How to Survive the “Death” of Instagram
We’re entering a new age of social marketing where algorithmic ordering becomes the standard of feeds. Facebook pioneered it and with each update Zuckerberg put out, new marketing tactics came forth to game the system. Twitter joined the party years later and now Instagram feed optimization will be the focus of marketing blogs for the next few months (at least). Many oppose this Instagram update and many are absolutely terrified they won’t get the engagement they’re used to.
The reality here is that algorithmic feeds are a necessity as a platform grows and ages. The vast majority of users don’t take the time to unfollow users they’re no longer interested in over time, so their feed gets more and more cluttered. We’re at the breaking point where the average Instagram user follows more people than they’re capable of keeping track of. It’s a user retention play that’s causing some churn now but will hopefully play out in the long term.
If you can’t adapt to this update quickly, you’re going to see a significant dip in engagement – and if you’re a business that relies on Instagram for sales, you’re going to be earning less. Social media is a rapidly changing landscape though, this should be expected. We don’t have exact details on how the new algorithm or what will work, but here’s what I anticipate will work:
1. Don’t fucking beg your followers to turn on notifications for your content.
I seriously think this will be the downfall of many brands in the chaos of Instagram feed optimization on the horizon. If you’ve hooked your followers so hard that they subscribe to your posts on their own, congrats. Ask them to subscribe to you and you’re showing just how afraid you are of falling off their radar. It’s a bitch move.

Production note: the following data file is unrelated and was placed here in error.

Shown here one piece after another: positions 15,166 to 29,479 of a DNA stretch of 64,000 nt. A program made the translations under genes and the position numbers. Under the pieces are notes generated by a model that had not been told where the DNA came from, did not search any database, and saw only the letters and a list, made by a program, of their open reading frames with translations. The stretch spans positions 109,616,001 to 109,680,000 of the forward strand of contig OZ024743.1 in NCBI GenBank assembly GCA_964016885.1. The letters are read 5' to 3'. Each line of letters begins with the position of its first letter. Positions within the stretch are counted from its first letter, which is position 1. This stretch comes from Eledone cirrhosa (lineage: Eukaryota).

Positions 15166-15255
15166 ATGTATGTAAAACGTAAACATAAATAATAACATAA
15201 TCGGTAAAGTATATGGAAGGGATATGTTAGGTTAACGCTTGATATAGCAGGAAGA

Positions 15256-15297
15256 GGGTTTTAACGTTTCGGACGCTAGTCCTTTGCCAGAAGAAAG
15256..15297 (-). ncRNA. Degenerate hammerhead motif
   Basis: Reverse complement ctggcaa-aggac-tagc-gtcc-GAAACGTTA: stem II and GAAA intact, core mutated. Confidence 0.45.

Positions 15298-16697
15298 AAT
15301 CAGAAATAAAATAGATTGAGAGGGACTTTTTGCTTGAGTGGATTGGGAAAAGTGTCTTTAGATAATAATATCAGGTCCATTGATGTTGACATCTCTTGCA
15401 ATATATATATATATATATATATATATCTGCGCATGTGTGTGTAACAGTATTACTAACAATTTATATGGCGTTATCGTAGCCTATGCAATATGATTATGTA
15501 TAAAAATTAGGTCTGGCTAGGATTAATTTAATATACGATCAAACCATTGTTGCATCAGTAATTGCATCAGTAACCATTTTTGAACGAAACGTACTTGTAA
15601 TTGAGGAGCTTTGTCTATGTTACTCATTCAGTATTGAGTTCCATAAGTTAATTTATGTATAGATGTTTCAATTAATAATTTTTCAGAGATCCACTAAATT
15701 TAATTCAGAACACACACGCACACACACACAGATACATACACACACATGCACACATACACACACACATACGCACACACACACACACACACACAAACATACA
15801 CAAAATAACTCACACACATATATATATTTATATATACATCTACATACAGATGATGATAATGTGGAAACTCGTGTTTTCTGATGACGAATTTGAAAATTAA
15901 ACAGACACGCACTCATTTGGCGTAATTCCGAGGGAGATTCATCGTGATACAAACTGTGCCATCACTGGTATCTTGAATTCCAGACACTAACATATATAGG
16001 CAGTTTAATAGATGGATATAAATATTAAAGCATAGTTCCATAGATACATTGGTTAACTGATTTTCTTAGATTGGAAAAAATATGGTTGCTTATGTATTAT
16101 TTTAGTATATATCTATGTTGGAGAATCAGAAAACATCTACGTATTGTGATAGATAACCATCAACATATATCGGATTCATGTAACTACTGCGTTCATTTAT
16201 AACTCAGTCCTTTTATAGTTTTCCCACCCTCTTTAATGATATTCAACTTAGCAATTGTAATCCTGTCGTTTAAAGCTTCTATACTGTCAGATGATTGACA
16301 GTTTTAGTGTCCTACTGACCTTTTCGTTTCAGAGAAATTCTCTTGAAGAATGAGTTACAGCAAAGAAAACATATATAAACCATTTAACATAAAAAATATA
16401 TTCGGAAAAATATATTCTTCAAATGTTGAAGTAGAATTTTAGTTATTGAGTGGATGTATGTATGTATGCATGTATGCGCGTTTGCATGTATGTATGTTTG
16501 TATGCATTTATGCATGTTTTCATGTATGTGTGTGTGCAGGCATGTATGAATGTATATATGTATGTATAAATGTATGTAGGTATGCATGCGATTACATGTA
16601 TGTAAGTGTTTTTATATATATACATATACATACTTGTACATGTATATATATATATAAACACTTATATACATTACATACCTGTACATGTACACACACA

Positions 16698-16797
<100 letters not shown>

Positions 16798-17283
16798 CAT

Above that, those who are likely to turn on notifications to brands will likely subscribe to many others as well. What’s going to happen once they start getting bombarded with notifications from everyone? They’ll unfollow you or leave the platform altogether. No one likes spending that much time with even their favourite brands.
Fuck this shit^
2. Conversations will be the major key to success.
Comments. Comments, comments, comments. Long chats with your fans. Your fans talking amongst themselves. Fans tagging their friends on your posts. Likes are a great benchmark for eyeballs, but I think comments will be the king of the Instagram feed of the future.
Don’t bother replying to auto-comments, just engage that real.
3. Infiltrate circles of friends.
This works wonders on Twitter, even with the new ads system at play. Find your superfans. The people that really fuck with your content – like everything, leave comments consistently and tell the world about it. Find who their friends are and reel them in. If you can get a few people in a circle of friends talking about you, suddenly you’re the centre of attention.
Now this is just speculation but I see this is as being integral to future Instagram strategy, especially if you’re doing local marketing. We’ll see how it plays out.
4. Repost your top performing content.
News websites do this all the fucking time on Facebook and there’s always a handful of people who get salty about it. It clearly works, so go for it again and again – or until a few of your followers are sick of it. I do this all the time when doing reddit marketing, I don’t see why it wouldn’t work on a visual platform like Instagram. I think I’ve posted this hallway 3 times now and it performs better each time because of my new followers.
5. Pinpoint exactly what types of your posts perform worst and best.
You don’t have to go with the Jack Welch method of cutting the bottom 10% and putting those resources into the top 20% completely but…it’s a good idea to take that mentality. In my Instagram marketing guide, I talked about creating groups of hashtags for different types of posts you make. It should only take 2 weeks tops to track average engagement of these post types using Iconosquare, so once you get an idea for what’s working – trim the fat.
Banner Photo Credit: Rodion Kutsaev